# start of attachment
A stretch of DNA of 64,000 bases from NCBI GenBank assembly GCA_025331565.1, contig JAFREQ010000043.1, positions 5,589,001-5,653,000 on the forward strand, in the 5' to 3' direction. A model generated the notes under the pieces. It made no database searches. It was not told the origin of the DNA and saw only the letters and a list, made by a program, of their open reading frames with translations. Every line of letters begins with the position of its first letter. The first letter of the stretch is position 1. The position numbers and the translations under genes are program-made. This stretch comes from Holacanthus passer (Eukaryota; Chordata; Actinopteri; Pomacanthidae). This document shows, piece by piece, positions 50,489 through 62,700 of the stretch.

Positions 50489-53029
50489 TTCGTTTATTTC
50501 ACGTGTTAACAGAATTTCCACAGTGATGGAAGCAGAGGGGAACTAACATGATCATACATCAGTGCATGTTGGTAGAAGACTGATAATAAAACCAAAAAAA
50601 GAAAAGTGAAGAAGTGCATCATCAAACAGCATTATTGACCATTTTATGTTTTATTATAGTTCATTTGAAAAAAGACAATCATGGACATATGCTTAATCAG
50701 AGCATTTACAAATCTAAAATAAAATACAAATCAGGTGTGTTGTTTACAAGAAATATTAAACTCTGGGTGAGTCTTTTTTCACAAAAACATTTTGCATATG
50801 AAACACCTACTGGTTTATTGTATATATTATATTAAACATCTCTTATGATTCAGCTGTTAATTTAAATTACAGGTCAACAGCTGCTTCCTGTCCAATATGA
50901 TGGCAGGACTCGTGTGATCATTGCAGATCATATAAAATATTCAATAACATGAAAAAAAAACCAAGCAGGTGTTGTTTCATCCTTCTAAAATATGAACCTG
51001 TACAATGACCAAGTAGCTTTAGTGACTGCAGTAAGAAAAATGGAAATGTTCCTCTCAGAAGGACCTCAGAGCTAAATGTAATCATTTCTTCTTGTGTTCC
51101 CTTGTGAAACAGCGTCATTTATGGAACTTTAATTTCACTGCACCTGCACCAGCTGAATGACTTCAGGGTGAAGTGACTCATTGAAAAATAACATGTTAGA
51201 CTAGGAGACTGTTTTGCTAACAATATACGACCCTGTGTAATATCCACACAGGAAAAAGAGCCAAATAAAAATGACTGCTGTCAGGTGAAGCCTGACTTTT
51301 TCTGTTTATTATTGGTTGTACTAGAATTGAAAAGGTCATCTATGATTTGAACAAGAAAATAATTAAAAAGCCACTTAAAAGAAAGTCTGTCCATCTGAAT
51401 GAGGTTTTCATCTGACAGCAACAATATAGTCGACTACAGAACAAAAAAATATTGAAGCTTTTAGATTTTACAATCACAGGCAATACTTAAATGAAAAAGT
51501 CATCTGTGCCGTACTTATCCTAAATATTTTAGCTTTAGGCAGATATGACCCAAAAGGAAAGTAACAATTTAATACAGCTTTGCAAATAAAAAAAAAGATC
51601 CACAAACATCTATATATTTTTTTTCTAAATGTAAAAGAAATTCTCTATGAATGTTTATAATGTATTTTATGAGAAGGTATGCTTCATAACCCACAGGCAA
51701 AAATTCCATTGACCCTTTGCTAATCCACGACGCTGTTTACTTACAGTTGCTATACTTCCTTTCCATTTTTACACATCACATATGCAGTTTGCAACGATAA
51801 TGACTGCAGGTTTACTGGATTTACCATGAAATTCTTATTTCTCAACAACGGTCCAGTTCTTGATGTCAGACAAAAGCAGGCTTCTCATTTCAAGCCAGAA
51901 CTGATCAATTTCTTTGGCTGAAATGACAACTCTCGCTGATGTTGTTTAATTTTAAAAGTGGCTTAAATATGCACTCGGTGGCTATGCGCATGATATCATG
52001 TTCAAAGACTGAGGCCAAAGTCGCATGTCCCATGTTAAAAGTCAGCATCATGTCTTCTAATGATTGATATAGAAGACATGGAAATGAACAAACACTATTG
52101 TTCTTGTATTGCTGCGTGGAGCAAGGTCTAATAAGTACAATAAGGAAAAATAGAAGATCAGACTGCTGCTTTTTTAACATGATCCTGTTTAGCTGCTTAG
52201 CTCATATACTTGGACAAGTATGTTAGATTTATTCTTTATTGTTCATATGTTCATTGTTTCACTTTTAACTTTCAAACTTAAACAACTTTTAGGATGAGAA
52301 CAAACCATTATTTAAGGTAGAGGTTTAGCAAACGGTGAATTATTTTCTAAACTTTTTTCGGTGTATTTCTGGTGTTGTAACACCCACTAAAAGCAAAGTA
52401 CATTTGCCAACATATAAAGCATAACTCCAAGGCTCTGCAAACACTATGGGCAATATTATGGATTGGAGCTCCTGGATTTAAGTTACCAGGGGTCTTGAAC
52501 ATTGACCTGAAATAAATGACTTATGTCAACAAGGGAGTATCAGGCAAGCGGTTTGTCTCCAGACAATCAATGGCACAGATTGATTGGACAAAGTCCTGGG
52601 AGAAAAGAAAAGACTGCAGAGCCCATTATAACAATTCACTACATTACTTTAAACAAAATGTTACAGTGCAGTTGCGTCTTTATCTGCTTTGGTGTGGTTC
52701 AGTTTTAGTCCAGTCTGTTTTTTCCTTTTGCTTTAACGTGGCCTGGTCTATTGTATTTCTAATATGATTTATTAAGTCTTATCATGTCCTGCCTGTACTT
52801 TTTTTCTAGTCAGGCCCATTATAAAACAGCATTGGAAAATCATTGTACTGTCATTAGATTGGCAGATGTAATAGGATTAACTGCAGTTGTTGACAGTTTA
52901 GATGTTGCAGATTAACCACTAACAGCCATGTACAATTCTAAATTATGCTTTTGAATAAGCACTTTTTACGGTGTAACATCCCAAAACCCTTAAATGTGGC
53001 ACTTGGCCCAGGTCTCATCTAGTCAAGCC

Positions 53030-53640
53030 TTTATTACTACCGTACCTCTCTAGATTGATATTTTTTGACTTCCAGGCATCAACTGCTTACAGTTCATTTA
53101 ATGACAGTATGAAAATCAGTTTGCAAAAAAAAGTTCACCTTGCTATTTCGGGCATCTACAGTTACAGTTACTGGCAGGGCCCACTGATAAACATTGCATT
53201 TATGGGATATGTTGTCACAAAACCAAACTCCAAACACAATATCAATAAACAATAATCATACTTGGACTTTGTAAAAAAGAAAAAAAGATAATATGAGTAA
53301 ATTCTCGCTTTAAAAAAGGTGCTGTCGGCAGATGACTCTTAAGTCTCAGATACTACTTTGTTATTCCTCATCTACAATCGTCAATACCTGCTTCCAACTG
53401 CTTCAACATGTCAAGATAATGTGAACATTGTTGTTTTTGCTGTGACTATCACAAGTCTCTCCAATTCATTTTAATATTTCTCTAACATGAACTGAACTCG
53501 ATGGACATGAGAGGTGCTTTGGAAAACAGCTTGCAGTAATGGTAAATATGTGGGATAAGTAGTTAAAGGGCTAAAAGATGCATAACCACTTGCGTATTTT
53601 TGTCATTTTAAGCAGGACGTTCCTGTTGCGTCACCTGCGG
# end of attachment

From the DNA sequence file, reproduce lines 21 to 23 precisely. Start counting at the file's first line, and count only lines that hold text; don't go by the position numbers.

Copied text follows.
52201 CTCATATACTTGGACAAGTATGTTAGATTTATTCTTTATTGTTCATATGTTCATTGTTTCACTTTTAACTTTCAAACTTAAACAACTTTTAGGATGAGAA
52301 CAAACCATTATTTAAGGTAGAGGTTTAGCAAACGGTGAATTATTTTCTAAACTTTTTTCGGTGTATTTCTGGTGTTGTAACACCCACTAAAAGCAAAGTA
52401 CATTTGCCAACATATAAAGCATAACTCCAAGGCTCTGCAAACACTATGGGCAATATTATGGATTGGAGCTCCTGGATTTAAGTTACCAGGGGTCTTGAAC